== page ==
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Once everything is dry, sand all of the the fiberglass up to its edges with a course grit sandpaper to smooth the edges of the fiberglass to the box and to also rough up all of the fiberglass for the Bondo body filler. Make sure after sanding that you remove all of the dust before applying the Bondo. I used a wet cloth and compressed air.

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Discussion Starter #4 (Edited)
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Now that the fiberglass is finished, in order to make sure the box was air tight on my seams, I used some silicone caulk and caulked on the inside of the box along the edges of the fiberglass. It may have been overkill but I wasn’t interested in doing all this work for nothing and have a box that wasn’t completely sealed.

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Next was time for the body filler. Again, be prepared to work quickly before it sets. Mix up some body filler per the directions and start smoothing it over your fiberglass. Cover the fiberglass and feather the body filler onto the sides to cover the edges of where you cut off the fiberglass with the utility knife. For me, the more the better when it came to the body filler because I had plenty of time and plenty of sandpaper.

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Discussion Starter #5 (Edited)
Once the body filler is dry, now it’s time to sand. And sand. And sand some more. Start with a course grit sandpaper and gradually move to finer grits. Take your time so that you don’t take too much off and have to reapply body filler. Smooth the body filler to make it look like your patch job was part of the box to begin with. If you’re picky like me and plan on painting the body filler, any imperfections in your sanding will be amplified once you apply paint.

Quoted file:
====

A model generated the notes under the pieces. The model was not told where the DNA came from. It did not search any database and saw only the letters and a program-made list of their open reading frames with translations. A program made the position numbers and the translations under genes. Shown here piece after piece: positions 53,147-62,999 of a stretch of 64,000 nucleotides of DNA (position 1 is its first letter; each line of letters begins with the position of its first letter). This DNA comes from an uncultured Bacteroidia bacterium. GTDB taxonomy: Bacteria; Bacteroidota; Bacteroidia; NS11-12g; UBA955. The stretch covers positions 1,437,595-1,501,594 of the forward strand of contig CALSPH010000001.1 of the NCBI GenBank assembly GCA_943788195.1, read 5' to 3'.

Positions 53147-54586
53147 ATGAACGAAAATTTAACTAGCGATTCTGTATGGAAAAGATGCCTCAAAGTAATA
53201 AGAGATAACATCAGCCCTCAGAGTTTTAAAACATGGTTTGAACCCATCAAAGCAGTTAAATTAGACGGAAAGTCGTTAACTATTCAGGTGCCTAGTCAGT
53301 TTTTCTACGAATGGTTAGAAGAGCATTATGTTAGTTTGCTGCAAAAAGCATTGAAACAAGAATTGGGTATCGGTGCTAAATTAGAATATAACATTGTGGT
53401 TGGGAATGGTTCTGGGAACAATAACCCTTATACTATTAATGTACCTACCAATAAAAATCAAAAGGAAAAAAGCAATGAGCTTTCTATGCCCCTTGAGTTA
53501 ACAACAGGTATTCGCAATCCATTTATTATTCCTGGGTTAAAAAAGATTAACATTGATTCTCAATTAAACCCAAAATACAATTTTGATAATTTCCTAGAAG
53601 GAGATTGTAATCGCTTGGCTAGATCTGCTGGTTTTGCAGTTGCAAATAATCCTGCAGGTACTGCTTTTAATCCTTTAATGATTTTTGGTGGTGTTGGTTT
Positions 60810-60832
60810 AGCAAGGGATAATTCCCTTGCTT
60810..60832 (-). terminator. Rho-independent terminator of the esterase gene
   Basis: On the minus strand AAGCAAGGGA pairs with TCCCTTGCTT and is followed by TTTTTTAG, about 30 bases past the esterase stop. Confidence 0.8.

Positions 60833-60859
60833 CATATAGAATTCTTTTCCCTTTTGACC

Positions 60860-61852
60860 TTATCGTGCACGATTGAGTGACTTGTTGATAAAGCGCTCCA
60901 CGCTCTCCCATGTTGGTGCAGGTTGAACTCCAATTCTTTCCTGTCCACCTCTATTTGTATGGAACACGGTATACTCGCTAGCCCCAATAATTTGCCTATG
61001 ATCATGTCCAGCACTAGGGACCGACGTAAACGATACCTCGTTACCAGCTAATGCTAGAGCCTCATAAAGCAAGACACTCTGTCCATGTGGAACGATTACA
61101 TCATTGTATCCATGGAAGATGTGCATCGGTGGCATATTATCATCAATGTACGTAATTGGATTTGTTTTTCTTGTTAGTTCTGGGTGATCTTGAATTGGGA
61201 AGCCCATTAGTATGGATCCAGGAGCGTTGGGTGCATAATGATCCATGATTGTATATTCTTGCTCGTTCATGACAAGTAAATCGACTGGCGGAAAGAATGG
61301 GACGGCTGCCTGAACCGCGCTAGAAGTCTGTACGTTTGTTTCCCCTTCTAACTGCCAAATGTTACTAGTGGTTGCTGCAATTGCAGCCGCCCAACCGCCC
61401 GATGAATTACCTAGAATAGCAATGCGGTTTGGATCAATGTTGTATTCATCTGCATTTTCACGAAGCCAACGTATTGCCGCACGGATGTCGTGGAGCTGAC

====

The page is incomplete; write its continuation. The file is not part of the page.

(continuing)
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Now that you’ve got everything sealed and smoothed, clean off all of the dust from sanding and paint it black with some spray paint/primer and call it good. You’ve now patched up the holes in your Volant 12540.

*high five*

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This is a good write up... good details, lots of pics of the process...could qualify as a Sticky. @ Oldnavy would make that call. I'd like to see the progress of you immersing your Xterra w/ fully sealed airbox/ snorkel just to see how this ( awesome looking ) patch holds up. I'm betting - now - it'll be perfectly fine. And now - you didn't have to move the horn didja !
 

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Discussion Starter #8
Nicely done.
This is a good write up... good details, lots of pics of the process...could qualify as a Sticky. @ Oldnavy would make that call. I'd like to see the progress of you immersing your Xterra w/ fully sealed airbox/ snorkel just to see how this ( awesome looking ) patch holds up. I'm betting - now - it'll be perfectly fine. And now - you didn't have to move the horn didja !
Thanks guys. I couldn’t find any step by step instructions on how to do it so I figured I’d take some photos while I did it write it up. 👍
 

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Well done.
 

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Excellent job. It came out great. I never liked how the box isn't sealed. You, my friend, have done a great service to the community.
Thanks. Hopefully some other people pull the trigger on sealing up their boxes too if they’ve been hesitant to. This was the first time I ever used fiberglass or bondo so as long as someone has the patience and a little mechanical aptitude, it’s not that difficult to get done in an afternoon.
 

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Here’s the final product of it reinstalled, sealed, and heat shielded.

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You did a good job. Do you have anything monitoring the intake temperature? I'm curious what your intake temps are compared to mine.

Just an FYI in case it happens to you, Volants are bad for throwing codes. It is usually the seal where the MAF sensor plug is or the provided connectors don't seal perfectly against the throttle body.
 

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Here’s the final product of it reinstalled, sealed, and heat shielded.

View attachment 103970
View attachment 103972
You did a good job. Do you have anything monitoring the intake temperature? I'm curious what your intake temps are compared to mine.

Just an FYI in case it happens to you, Volants are bad for throwing codes. It is usually the seal where the MAF sensor plug is or the provided connectors don't seal perfectly against the throttle body.
Thanks. I don’t have anything as of now monitoring the the air temperature. The real test will be whether I see any changes in MPG’s. I also had it on for a good month before I removed it to seal the box and I didn’t have any codes pop up then so hopefully nothing will pop up now.